Background Job BasicsEdit
It is possible to fire off a task that runs 'in the background,' continuously taking care of some responsibility in the game. The utility of this is best demonstrated with an example.
Suppose that a particular game contains two characters, Alice and Bob. Bob is supposed to rotate continuously to face Alice, no matter where Alice goes. Fortunately, there is already a command that rotates Bob:
If we use this command inside 'onSceneStart', Bob will rotate only once, at the start of the game. That's not what we want: we need him to rotate every frame. To make this occur, we can launch a background job whose responsibility is to keep rotating him:
function onSceneStart() Coroutines.schedule(watch, bob, alice end function watch(person, target) while true do person:setLookAt(target) Timer.sleep(0) end end
The word 'Coroutines' is a very academic word for "Background Job." Coroutines.schedule launches a new background job that calls the function watch(bob,alice). The watch-routine causes the person to look at the target, then it sleeps for one frame, and repeats. The routine is coded so that you can use it to cause any object to watch any other object.
Timer.later can be used to do anything that background jobs can do. However, background jobs often produce much more readable code. Consider this example:
function printOneTwoThree() while true do print("One") Timer.sleep(1) print("Two") Timer.sleep(1) print("Three") Timer.sleep(1) end end
If launched as a background job, this function will print "One," "Two," "Three," "One," "Two," "Three," and so forth, with a one-second pause between each print. You can accomplish the same thing using Timer.later:
function printOne() print("One") Timer.later(printTwo, 1) end function printTwo() print("Two") Timer.later(printThree, 1) end function printThree() print("Three") Timer.later(printOne, 1) end
As you can see, doing it this way requires us to chop the function up into lots of little pieces, and makes the code a bit harder to understand.
As Soon As PossibleEdit
When a background job is scheduled, it starts running "as soon as possible." That basically means, as soon as the engine is done with whatever other thing it is doing. For example, if the background job is created during scene initialization, the job will run as soon as scene initialization is done. If the background job is created while handling a mouse click, the background job will run as soon as the mouse handler is done.
This is implemented as follows: Coroutines.schedule pushes the coroutine onto the front of the timer queue, which means it will be the next thing executed after the timer is done with the current task. As a result, if you schedule two background jobs, the most-recently scheduled runs first.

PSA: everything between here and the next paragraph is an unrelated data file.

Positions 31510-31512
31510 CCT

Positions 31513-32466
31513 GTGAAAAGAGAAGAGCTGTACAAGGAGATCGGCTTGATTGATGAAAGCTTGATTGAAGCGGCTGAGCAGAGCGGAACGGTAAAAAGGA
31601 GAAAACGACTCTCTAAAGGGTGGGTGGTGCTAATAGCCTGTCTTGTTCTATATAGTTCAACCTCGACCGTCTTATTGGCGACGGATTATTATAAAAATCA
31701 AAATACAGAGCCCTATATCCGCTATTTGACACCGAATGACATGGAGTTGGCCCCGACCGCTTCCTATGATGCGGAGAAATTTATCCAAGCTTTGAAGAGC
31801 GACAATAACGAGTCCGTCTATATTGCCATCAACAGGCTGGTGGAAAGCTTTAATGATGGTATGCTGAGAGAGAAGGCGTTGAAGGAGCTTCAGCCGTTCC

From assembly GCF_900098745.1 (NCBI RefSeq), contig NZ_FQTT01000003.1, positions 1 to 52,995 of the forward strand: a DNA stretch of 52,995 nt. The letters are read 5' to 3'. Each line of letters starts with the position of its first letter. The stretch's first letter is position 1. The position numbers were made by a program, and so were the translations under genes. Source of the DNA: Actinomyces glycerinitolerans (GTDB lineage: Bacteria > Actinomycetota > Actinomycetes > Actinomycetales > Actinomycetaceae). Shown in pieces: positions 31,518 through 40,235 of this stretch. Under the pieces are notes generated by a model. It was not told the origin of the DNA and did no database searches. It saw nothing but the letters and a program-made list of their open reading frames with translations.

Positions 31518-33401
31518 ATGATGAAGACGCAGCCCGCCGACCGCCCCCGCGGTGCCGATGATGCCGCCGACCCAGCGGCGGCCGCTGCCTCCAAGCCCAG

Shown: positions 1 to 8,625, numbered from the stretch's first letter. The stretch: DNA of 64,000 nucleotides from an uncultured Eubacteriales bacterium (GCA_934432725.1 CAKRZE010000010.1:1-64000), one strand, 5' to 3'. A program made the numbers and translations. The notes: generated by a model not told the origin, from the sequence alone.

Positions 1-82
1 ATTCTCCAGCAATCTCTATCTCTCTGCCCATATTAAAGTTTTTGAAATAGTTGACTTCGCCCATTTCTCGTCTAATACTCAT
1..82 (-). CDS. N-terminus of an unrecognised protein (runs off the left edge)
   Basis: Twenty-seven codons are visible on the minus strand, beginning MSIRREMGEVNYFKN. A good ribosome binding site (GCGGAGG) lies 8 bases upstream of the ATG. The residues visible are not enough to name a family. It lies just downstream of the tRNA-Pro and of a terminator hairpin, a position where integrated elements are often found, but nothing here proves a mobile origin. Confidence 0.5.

Killing Background JobsEdit
There are two ways to kill a background job. One is to design the subroutine that runs in the background so that it exits on some condition. For example, you could rewrite the 'watch' routine like this:
function watch(person, target) while (person:getProperty("stoplooking") == nil) do person:setLookAt(target) Timer.sleep(0) end end
If you start this routine in the background, and then later set the "stoplooking" property of the person, the while loop will terminate, the subroutine will return, and the background job will be done.
The other way to kill a background job is forcefully. To do this, you need the background job's "handle." In order to obtain that handle, you need to use slightly different code to start the background job:
local jobhandle = Coroutines.schedule(func, arg1, arg2...)
Now that you have a job handle, you can use it to kill the background job:
The subroutine will then stop running. You can also obtain job handles using 'Coroutines.running.'
Background Jobs Must SleepEdit
This needs to be repeated: when a background job is running, it locks out all other engine functions - including other background jobs, and other foreground jobs. It is only when the background job calls Timer.sleep that other aspects of the engine have a chance to run.
This is important for two reasons. First, background jobs seem a lot like threads in other engines, but because they automatically lock out everyone else, there is no need to manually write locking code. You do not really need critical sections when every block of code not containing Timer.sleep is implicitly atomic.
Second, it is important to realize that a background job really can freeze the whole engine by going into an infinite loop. It really is necessary for a background job to sleep on a frequent basis, and in fact, not to run any more than it really needs to.
There are two primary ways for a background job to sleep. One is to call Timer.sleep. The other is to call Coroutines.yield, which causes the background job to sleep indefinitely until explicitly awakened. If a background job uses yield, then the only way to get it to wake back up is to use Coroutines.schedule(jobhandle). The jobhandle can be obtained from Coroutines.schedule, as shown earlier, or by using the method Coroutines.running.
Event Handlers are Background JobsEdit
When Wild Pockets calls one of your event handlers, it automatically creates a background job to run the event handler. To put it differently, all event handlers are executed by background jobs. Because of this, it is legal for an event handler to call Timer.sleep.
There are actually several cases the engine automatically creates a background job to run your code. These include:
- Event handlers
- Collision Callbacks
- GUI Callbacks
Any of these can use Timer.sleep.
Be careful - many things are not included. For example, object constructors are not run by background jobs. Therefore, object constructors cannot use Timer.sleep. Any attempt to do so will result in this strange Lua error:
attempt to yield across metamethod/C-call boundary